Waning Hymns arrives with a great deal of promise for those in the mood for a doomy dirge: the religiously-tinged name, of both band and record, the obscure folk-horror artwork, the fact that this 40-minute album contains a mere four tracks.
And in many ways, it delivers. Opening track ‘Advaita’ inches into life with funereal slowness and gloom, its ominous musical motifs staggering and stomping over droning foundations, and the vocals, when they come in, aren’t so much singing as they are shamanic incanting. Here, you might think, is the house band one might expect to find at the party in Eyes Wide Shut.
But as things progress it becomes evident that a likely hallmark of Waning Hymns is unpredictability rather than the kind of endless layers of repetition one tends to expect from the drone genre. Although it retains the slow, thunderous quality, a songwriterly sensibility soon emerges, with songs not merely reiterating riffs and patterns but instead journeying through linked passages that display a great many more ideas than the number of tracks might indicate. There’s an attention to melody, ornamentation and texture that is distinct to post-rock. The impressiveness of Waning Hymns is in a musicianship that isn’t defined by showy technical aptitude or bludgeoning heaviness, but by a seeming telepathy, with all the players aware of their interlocking parts in the winding route each song takes from its opening to its close.
The strongest evidence of this is on the sprawling ‘Volition’, its labyrinthine structure having less in common with the likes of Earth than it does with more latterday Godspeed You! Black Emperor releases. It’s the prickly guitar edging the piece into a kind of lolloping, off-kilter crescendo that one imagines could induce a kind of ecstasy in the right kind of live setting.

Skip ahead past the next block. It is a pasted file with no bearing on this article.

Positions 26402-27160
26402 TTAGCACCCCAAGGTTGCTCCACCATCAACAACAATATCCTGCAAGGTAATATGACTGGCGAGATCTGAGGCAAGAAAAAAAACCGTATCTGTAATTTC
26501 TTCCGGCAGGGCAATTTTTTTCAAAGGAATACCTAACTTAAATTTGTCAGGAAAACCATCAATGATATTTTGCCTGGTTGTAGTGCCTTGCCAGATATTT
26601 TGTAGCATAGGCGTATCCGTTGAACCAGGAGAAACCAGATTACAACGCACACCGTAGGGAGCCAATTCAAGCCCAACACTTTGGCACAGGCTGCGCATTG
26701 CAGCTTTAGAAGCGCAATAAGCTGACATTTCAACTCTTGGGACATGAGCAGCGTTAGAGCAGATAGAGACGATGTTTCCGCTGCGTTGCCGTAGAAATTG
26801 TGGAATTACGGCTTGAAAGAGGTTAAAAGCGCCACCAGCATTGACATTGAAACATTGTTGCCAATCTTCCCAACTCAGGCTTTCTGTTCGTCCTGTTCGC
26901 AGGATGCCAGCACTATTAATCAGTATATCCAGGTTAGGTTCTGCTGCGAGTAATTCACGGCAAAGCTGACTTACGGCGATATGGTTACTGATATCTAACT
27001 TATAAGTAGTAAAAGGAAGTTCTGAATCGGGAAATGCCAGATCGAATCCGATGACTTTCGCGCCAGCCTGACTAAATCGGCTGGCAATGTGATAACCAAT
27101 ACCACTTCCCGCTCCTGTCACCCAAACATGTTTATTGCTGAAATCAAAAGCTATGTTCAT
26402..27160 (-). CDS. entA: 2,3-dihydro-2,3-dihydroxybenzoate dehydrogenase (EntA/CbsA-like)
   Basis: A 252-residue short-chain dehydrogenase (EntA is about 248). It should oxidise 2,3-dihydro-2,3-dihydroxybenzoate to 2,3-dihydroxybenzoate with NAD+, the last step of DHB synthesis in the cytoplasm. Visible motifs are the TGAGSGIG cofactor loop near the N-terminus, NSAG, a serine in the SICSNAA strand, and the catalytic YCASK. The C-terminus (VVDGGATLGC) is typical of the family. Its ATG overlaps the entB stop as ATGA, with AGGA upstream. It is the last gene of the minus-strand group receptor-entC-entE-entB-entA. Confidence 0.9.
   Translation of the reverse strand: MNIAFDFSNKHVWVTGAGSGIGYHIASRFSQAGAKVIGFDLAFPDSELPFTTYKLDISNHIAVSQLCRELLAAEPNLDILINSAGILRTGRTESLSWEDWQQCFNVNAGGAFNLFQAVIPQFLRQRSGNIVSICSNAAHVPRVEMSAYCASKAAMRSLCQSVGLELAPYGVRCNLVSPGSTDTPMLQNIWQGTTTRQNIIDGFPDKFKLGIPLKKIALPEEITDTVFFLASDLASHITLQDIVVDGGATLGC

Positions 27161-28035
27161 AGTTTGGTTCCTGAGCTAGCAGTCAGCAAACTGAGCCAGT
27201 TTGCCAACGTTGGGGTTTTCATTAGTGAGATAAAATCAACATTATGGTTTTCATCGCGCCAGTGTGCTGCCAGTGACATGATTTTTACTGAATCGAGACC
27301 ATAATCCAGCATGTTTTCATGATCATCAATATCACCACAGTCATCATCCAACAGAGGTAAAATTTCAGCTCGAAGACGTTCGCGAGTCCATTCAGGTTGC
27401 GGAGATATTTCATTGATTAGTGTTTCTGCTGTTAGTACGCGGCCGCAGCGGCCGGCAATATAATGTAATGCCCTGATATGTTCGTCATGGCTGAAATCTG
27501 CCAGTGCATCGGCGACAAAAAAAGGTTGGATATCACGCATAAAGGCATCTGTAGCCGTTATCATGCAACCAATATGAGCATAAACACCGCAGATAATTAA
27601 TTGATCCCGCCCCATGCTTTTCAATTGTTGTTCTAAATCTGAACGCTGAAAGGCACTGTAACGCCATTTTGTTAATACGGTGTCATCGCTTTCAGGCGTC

If all this praise is sounding a little too fulsome, there is a but. Michael Sauder’s vocals are so clean and clear – with backing harmonies, reverb and doubling used only intermittently – that it feels at odds with the weird, psychedelic headiness going on around him. It also leaves lyrics like ‘Is this culture or is this disease / or perhaps a side effect from too many screens?’ starkly audible. One can’t avoid the suspicion that on-the-nose social commentary such as this would be forgivable if more muffled in the mix, but front and centre it shears the compositions of their mystery. Nowhere is this more apparent than in closing track ‘Century of the Self’ where the song diverts into an overwrought spoken word scree on the ills of consumerism.
And yet, this final track also contains the undoubted highlight of Waning Hymns. When the song takes off it does so like an icy rocket, a scratchy guitar phrase first agitating and then overwhelming the music, dragging the listener in an entirely unexpected direction, the whole thing concluding with a pair of wintry guitar melodies chasing one another hypnotically.
It’s a testament to the landscapes Geist & The Sacred Ensemble are able to conjure into existence through mere music and how vivid and beguiling they can be. Wherever the future takes them, this alone makes them worthy of your attention.
Release Date: 31/07/2020
Record Label: Scry Recordings
Standout tracks: Advaita, Century of the Self
Suggested Further Listening: Earth – The Bees Made Honey in the Lion’s Skull (2008), Godspeed You! Black Emperor – ‘Allelujah! Don’t Bend! Ascend! (2012), Boris – Akuma no Uta (2003)